Brooklyn Heights residents should not hold their breath waiting for the serpentine Squibb Bridge to Brooklyn Bridge Park to reopen following its sudden July closure, because the problem meadow leaders claimed was a single faulty piece of wood is actually a far bigger structural flaw, the stewards said.
“I cannot give anybody a timeline as to how long it will take,” said Eric Landau, head of the semi-private Brooklyn Bridge Park Corporation, which maintains the green space. “Sadly, that one piece that showed visual signs of problems is not the only piece where we have deterioration.”
Park keepers shuttered the zig-zagging crossing from Middagh Street’s Squibb Park to the waterfront lawn in July, alleging a single plank in “poor condition” necessitated its closure, and recruited engineering firm Arup Group — the same company tapped in 2016 to oversee the span’s previous $3-million repair after meadow stewards fired the firm that created the bridge amidst that fix — to survey the damage.
And the engineers, who wrapped their inspection last week, found the lone piece of wood is actually among many that are crumbling due to “higher than expected moisture level,” according to Landau, who assured locals his staffers are as miffed about the span’s second prolonged shuttering as they are.
“We know there are concerns,” he said. “Let me be clear, we are upset about its closure.”
Now, Arup workers must think up design tweaks to again shore up the once notoriously bouncy span before park-goers can set foot on it, a multi-step project that Landau said would likely drag on for an indeterminate amount of time since the firm’s initial assessment of the bridge’s recent damage took longer than planned.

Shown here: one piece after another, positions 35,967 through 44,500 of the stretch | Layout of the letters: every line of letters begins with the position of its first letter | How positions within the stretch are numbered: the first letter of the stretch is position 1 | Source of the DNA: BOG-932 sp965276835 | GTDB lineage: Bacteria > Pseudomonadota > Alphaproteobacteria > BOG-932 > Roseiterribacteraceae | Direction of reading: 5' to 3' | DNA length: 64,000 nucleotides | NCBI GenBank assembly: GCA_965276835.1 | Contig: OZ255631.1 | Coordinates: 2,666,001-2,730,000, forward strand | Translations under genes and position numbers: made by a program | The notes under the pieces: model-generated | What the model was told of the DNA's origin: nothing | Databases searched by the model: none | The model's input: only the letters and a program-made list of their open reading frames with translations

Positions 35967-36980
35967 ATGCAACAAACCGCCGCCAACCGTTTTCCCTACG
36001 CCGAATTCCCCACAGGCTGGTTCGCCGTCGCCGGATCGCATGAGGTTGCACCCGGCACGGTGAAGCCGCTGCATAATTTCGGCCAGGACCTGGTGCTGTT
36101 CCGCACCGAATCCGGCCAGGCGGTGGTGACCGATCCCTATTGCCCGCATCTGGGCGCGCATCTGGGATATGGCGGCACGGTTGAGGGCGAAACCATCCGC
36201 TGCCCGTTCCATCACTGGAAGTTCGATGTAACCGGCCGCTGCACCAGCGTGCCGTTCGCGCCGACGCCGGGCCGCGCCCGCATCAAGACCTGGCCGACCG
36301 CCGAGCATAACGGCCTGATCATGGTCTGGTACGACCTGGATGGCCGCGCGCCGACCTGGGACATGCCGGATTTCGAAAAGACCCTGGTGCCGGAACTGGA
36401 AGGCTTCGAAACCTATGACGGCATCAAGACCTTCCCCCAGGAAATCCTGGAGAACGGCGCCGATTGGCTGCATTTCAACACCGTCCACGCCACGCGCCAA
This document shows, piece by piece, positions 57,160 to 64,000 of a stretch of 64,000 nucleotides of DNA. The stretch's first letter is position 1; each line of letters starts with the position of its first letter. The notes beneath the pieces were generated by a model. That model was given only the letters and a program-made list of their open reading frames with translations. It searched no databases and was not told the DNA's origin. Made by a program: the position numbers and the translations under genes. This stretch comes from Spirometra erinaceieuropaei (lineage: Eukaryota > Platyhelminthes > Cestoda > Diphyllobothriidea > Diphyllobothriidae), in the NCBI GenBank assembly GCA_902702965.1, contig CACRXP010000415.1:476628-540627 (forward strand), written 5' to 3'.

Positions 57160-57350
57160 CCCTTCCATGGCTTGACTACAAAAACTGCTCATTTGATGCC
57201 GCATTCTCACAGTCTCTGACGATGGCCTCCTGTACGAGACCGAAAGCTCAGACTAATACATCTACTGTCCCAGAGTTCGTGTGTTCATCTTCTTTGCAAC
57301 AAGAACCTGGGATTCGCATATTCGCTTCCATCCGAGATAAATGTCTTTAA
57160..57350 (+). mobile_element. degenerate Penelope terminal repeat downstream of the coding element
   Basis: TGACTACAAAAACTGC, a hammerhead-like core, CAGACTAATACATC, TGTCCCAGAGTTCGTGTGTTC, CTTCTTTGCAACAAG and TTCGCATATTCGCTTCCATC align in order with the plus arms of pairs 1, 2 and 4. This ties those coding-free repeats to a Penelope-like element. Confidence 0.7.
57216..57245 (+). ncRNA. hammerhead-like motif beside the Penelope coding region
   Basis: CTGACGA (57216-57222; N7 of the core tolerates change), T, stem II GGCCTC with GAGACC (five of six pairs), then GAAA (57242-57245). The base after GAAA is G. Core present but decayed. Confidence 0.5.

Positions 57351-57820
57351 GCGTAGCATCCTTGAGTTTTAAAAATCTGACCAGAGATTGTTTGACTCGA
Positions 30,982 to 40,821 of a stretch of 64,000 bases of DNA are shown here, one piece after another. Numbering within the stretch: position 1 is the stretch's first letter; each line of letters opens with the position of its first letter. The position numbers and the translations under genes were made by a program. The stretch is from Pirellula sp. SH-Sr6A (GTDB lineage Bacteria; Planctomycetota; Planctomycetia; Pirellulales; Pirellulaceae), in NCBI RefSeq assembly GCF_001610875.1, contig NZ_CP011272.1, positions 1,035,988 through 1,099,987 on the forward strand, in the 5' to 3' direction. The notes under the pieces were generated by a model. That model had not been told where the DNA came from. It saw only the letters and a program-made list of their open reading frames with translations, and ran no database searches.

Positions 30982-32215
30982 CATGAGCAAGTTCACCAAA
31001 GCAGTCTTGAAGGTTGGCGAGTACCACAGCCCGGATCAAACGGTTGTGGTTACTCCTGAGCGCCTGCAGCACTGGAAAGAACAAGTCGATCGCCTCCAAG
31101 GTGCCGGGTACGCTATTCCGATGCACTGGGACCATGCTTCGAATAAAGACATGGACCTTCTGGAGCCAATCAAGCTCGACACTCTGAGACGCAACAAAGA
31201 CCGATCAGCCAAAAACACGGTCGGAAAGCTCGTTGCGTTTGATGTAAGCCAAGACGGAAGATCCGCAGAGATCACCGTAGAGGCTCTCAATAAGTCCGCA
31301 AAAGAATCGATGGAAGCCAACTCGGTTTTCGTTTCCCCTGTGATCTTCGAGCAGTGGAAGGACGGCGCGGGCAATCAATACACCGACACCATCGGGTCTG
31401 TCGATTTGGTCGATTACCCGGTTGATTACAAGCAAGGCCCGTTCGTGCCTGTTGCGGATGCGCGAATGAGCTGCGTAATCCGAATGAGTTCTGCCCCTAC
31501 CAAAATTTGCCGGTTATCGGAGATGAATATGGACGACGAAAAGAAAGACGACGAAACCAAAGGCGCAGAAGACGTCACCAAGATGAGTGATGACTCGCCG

“It took us a lot longer to do the testing than we hoped, and it will take longer for us to design the appropriate solution than you would like it to take,” he said.
The water damage is a particularly bedeviling problem because the wood used to build the $4-million, taxpayer-funded footbridge — black locust — is supposed to withstand heavy moisture, according to Landau.
“Every wood expert we spoke to said black locust is the best there is — you could put it into a vat of water for 100 years and you’d never have deterioration,” he said. “So we were really surprised, as was our wood expert, when they discovered that we had a piece with decay.”
Landau shared the news during an unrelated Sept. 12 meeting about plans for the new public swimming hole coming to Squibb Park, roughly three months after he told locals he couldn’t promise that construction of the pool won’t require closing the crossing.
And as Squibb Bridge’s latest closure hits the two-month mark, its time out of service continues to increase compared to its time in service, with the span being off limits for roughly 34 months, and open to the public for only about 32, since it debuted in May 2013.
The crossing’s previous 32-month closure ended when it reopened with less spring in its step last April, as buyers were shelling out millions to purchase luxury condos inside the then just-finished Pierhouse complex that sits in Brooklyn Bridge Park adjacent to the span, leading some locals to wonder whether the real reason Squibb Bridge recently shuttered is to keep looky-loos from peeking into the swanky homes.
“Maybe the people living in the pricey apartments don’t like people peering at them,” a commenter who identified herself as Teresa wrote on the Brooklyn Heights blog after the span closed in July.
A longtime neighborhood resident said he could understand such privacy concerns, but insisted claims that the bridge shuttered due to condo owners’ complaints are pure speculation.
“If I had a million-dollar condo there and got up in the morning to stretch, I wouldn’t want people looking at me, but buyers bought units knowing the bridge was there,” said Andrew Porter. “People are making assumptions, these are rumors.”
And even though he could not say when, Landau promised locals that the span will reopen as soon as possible, though the cost of getting back in bridgeness won’t be determined until engineers are further along with their repairs, according to a park spokeswoman.
“No matter how long it takes, we are committed to having a bridge that connects from Squibb Park to Brooklyn Bridge Park,” Landau said.